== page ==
Affordable Opera, part 2

Think about what music you especially like and then think about how many live performances you have seen in the last two years.  If you are like most people, not many.  I think for most of us we have pursued our interest in music mainly by buying albums and listening on the radio, though streaming services, below, are changing that.  It is easy, convenient and quite enjoyable.  I will tell a story that is a little off the track before returning to the question at hand, namely how to enjoy opera more affordably.  I claim the best audio equipment I ever owned was a small table radio with a single four-inch speaker.  I think it was the Admiral brand, and I inherited it from an aunt and uncle because it had been dropped and the plastic cover was partly torn off.  I was a young teen, growing up in Columbus, GA, and at night in the late fifties I lay awake and listened on local radio stations to the birth of rock and roll.  I can’t claim that anything since has sounded quite that good.  If the music touches you, it is good no matter how you listen.

Ok, first let’s talk about radio and streaming, both separately and together.  I have subscribed to XM/SIRIUS radio, a for pay satellite radio service, for about ten years.  When I first developed an interest in opera, my go to channel was Met Opera Radio on XM radio, which broadcasts opera 24/7, a mix of complete operas and single arias.  For the last five years when I am in the car, Met Opera Radio is playing; this has been a big part of my listening to opera.  Opera-focused stand-alone radio stations that are free are not available in most areas, but if you are in range of a PBS station you can hear the live Saturday afternoon Met Opera radio broadcasts; check here to find the station closest to you.  WETA-FM in Washington DC area is a PBS station that also offers an opera at 8 pm feature.  Some large cities offer opera stations, like Operavore in New York City.

Computers and mobile electronic devices, smart phones, portable players, and tablets are changing how many, maybe most, of us access music. Couple that with internet streaming services like Pandora, Spotify, Apple Music, and others, and we have almost unlimited access to the music of our choosing.  Pandora and Spotify offer free versions in addition to commercial-free pay plans.  For about $12 a month you can sign up for a streaming service that gives you uninterrupted access to a large share of recorded music.  If you buy on the average one album per month, the streaming services are a good value.  You can also access opera on radio stations available online from across the U.S. and the world.  Even the stand alone radio stations mentioned above are available for listening online.  And there are apps to help you.  I purchased the TuneIn app and listen to opera radio stations using that app.  I remember when I was a teenager I signed up for the Columbia Record Club.  I was sent four LP albums for classical music for the promise that I would buy four more albums in the next two years.  It was a big step forward, but I was limited in music and rich in time to listen to the albums.  Now, the situation has reversed; I am rich in music and limited in time.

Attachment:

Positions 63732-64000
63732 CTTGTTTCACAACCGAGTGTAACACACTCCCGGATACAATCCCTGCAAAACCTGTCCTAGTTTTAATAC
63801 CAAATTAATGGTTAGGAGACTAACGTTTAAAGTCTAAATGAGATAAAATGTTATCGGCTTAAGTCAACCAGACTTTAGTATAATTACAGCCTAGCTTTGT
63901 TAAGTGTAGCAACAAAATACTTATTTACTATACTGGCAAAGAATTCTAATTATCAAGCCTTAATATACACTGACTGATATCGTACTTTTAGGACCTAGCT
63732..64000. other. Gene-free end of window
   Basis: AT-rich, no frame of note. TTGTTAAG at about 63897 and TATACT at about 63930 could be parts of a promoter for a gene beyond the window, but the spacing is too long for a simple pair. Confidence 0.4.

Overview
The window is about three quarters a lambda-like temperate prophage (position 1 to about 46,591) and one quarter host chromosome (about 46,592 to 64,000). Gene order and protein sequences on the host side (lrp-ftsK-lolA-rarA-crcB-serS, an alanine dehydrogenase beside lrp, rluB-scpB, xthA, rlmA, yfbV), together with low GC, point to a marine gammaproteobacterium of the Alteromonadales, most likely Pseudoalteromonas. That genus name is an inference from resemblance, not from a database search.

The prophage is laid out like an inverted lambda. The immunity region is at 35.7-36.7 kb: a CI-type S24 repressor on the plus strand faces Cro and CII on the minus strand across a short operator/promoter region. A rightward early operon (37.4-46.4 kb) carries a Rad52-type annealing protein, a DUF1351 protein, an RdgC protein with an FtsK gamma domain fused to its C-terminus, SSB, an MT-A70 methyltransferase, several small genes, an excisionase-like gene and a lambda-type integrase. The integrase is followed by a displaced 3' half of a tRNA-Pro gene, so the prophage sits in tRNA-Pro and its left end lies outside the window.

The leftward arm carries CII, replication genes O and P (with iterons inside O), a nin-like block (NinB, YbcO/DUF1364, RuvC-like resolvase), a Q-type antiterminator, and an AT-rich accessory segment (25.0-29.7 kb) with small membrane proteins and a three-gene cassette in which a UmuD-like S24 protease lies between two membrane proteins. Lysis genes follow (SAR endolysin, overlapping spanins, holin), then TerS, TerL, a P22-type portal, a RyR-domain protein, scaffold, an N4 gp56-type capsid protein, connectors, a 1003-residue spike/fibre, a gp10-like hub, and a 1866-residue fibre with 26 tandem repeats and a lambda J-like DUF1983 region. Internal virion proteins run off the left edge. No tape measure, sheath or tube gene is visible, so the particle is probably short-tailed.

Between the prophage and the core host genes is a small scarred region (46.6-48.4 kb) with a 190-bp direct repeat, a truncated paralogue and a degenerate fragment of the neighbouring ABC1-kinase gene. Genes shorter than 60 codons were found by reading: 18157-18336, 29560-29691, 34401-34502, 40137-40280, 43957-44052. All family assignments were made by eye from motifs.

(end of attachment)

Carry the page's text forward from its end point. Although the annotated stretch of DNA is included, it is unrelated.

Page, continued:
I will mention two more ways to access opera affordably.  One is YouTube.  Sometimes I think you can find almost anything on  The sound quality is not always great, but what you can find by searching for your favorite aria, opera, or opera singer can be fun.  I use it as an audio encyclopedia.  I sometimes like to conduct my own version of The Voice using YouTube.  I search on a favorite aria or singer, and see how many notable singers, both current and past, pop up.  I can compare the great ones singing the same aria for me.  The final method I will list is the good old pubic library.  My son is in college now, but just a couple of years ago we were frequent visitors to the public library for his school research and book borrowing.  Most libraries now have CD and DVD collections of movies, plays, and music that you can check out.  Public libraries are fun to visit and explore at no cost, unless of course you incur late fees for not getting things back on time. 

In conclusion, I didn’t actually count the ways, but If you have the opera gene, I hope you will concede that there are many ways to enjoy opera affordably.